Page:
A lot of anti-sleep trainers out there talk in depth about cortisol in relation to crying babies. The basic idea is that crying is stressful for babies, so their brains will flood their bodies with cortisol – the stress hormone – which causes long-term damage to the brain itself, plus a number of other issues. Is this true? Are crying and cortisol detrimental to my baby’s health? And if yes, does that mean sleep training isn’t safe for my baby? Read on to learn the truth.
When I was a first time mother, this cortisol thing scared the crap out of me. Forget sleep training – I was terrified that my baby was getting flooded with cortisol all the other times she cried during the day, and that was a lot!
An article on Babble.com states the following, “Dr. Allan Schore is often cited as showing that stress hormones like cortisol, released during intense crying, damage nerve cells in the brain, leading to unhealthy attachments and psychological disorders. He demonstrates that a repeated pattern of unmet needs disrupts a child’s stress-regulating systems and can alter the way her limbic structures process emotion.”
This Schore dude is telling me that if my baby is crying intensely, their little body will release cortisol, and then they could have brain damage. BRAIN DAMAGE.
Now, I’m not a doctor, but I’ve known lots of babies, and especially lots of babies that cry a lot. I don’t think I know any that have suffered brain damage. So, I dug a little deeper into this study that those anti-cry-it-out folks like to tout as the reason you shouldn’t use crying as a tool *ever* to help your baby or toddler learn to sleep. It turns out that, “the claims of brain, personality, and attachment damage come from research conducted with grossly neglected children (some studies use data from Child Protective Services cases).” Source
So the study people use to tell me that I’m damaging my kids by letting them cry is based on data pulled from CPS.
New York Magazine
Can we take a step back now and talk about what sleep deprivation does to infants, toddlers, and kids? An article in New York magazine notes that, “The surprise is how much sleep affects academic performance and emotional stability, as well as phenomena that we assumed to be entirely unrelated, such as the international obesity epidemic and the rise of Attention Deficit Hyperactivity Disorder. A few scientists theorize that sleep problems during formative years can cause permanent changes in a child’s brain structure: damage that one can’t sleep off like a hangover. It’s even possible that many of the hallmark characteristics of being a tweener and teen—moodiness, depression, and even binge eating—are actually symptoms of chronic sleep deprivation.” (Emphasis added.) Source.
So here we have one scientist that’s taking data from abused kids and saying that in their cases, excessive crying (probably among other things), causes this cortisol release. And then we have a WHOLE BUNCH OF OTHER scientists telling us that lack of sleep amongst kids can cause symptoms of ADHD, obesity, and (also terrifyingly) permanent changes in brain structure.
If you’re on the fence about whether you think using crying as a tool to help your infant, toddler, or child learn to sleep is detrimental, shift your focus to what we know happens to the body and the brain when children don’t get the sleep they need.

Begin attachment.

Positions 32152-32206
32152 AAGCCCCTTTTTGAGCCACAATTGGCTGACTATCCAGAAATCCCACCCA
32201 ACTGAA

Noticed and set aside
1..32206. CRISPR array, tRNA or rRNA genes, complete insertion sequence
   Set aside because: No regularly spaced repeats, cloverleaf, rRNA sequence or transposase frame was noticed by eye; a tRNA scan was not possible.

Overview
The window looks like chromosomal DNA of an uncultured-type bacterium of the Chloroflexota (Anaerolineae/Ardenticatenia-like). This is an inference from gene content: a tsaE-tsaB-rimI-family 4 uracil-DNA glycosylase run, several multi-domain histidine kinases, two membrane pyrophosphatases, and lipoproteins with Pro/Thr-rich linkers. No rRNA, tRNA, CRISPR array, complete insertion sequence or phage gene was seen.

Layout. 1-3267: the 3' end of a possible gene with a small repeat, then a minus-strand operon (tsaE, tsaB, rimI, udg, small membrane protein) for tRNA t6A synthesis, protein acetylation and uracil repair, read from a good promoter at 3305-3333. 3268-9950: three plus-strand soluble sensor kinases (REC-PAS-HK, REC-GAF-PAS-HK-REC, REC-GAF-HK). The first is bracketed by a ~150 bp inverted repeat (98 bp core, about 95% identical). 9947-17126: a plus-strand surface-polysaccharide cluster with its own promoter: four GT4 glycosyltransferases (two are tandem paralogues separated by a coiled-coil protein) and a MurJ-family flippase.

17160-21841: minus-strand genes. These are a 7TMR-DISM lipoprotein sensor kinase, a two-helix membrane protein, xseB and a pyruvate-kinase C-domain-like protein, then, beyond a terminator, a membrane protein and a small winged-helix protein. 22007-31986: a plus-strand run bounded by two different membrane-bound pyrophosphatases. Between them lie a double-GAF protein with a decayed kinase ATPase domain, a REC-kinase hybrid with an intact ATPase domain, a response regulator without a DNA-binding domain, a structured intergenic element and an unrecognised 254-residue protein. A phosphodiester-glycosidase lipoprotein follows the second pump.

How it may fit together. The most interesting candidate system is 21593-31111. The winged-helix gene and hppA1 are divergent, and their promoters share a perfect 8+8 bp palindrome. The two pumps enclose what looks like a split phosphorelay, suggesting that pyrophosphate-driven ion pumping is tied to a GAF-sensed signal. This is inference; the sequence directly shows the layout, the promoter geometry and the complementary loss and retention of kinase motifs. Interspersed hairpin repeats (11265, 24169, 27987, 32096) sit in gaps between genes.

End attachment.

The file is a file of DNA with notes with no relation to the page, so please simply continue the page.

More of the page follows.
If you want to learn more, science-backed information about sleep training and its benefits for your family – subscribe to my newsletter!
Hello, my LO is 8 months now. Its been a week and she’s still crying whenever we put her to bed. However, within 5 mins she’ll be falling asleep. My guess is because she doesnt like being alone in bed. We’ve been co sleeping since she was born up until now. Is it normal? Also, she tend to have a very short nap (30 mins) which led her to be very tired and sleepy during bed time. How to deal with it? Thanks!
Hi mama!! I would need to know a lot more about your situation (and what training method you’re using, along with how it’s being applied) in order to be able to help. Please feel free to check out the BST+Support program so that I can help you in more depth.
I came in here to read how you can prove that babies don’t feel abandoned but I did not get that information. Cortisol levels aren’t not the sole determinant of that.
We’ve started sleep training with our 6 month old and when she cries in her crib it turns in to a screaming full red and blotchy faced mess, Very similar to how she gets when she has sleep terrors. It’s heartbreaking to see her scream her head off and it goes against all our instincts to leave her when she’s like this. I’ve read that any amount of crying is ok but this seems a step up from crying. is crossing this threshold of crying vs screaming something to be concerned about?
This is an excellent question to ask your pediatrician. They are most qualified to provide you with an accurate and science-based response to this particular question.
I slept- trained my child and found out it works! It’s just complicated, not easy. For instance, he would wake up and cry, but I kept him in his bed and soothed him by patting and soft singing. He had acid reflux from severe allergies his first year because we didn’t know. Once we fixed that, he was sleeping through the night!
People think babies and kids know things instinctively. But they don’t. They don’t know when it is good to eat versus when they WANT to eat. They don’t WANT sleep naturally at the same time unless the habit has been established. If you leave it to the child, they will choose the fun but bad food and the awful hours to sleep because they don’t know better. Just watch your child. Watch their decisions. Good habits are disciplines, not instincts. The parent is the best trainer for what they need to know and do. Sleep training doesn’t hurt your child. Neglect does.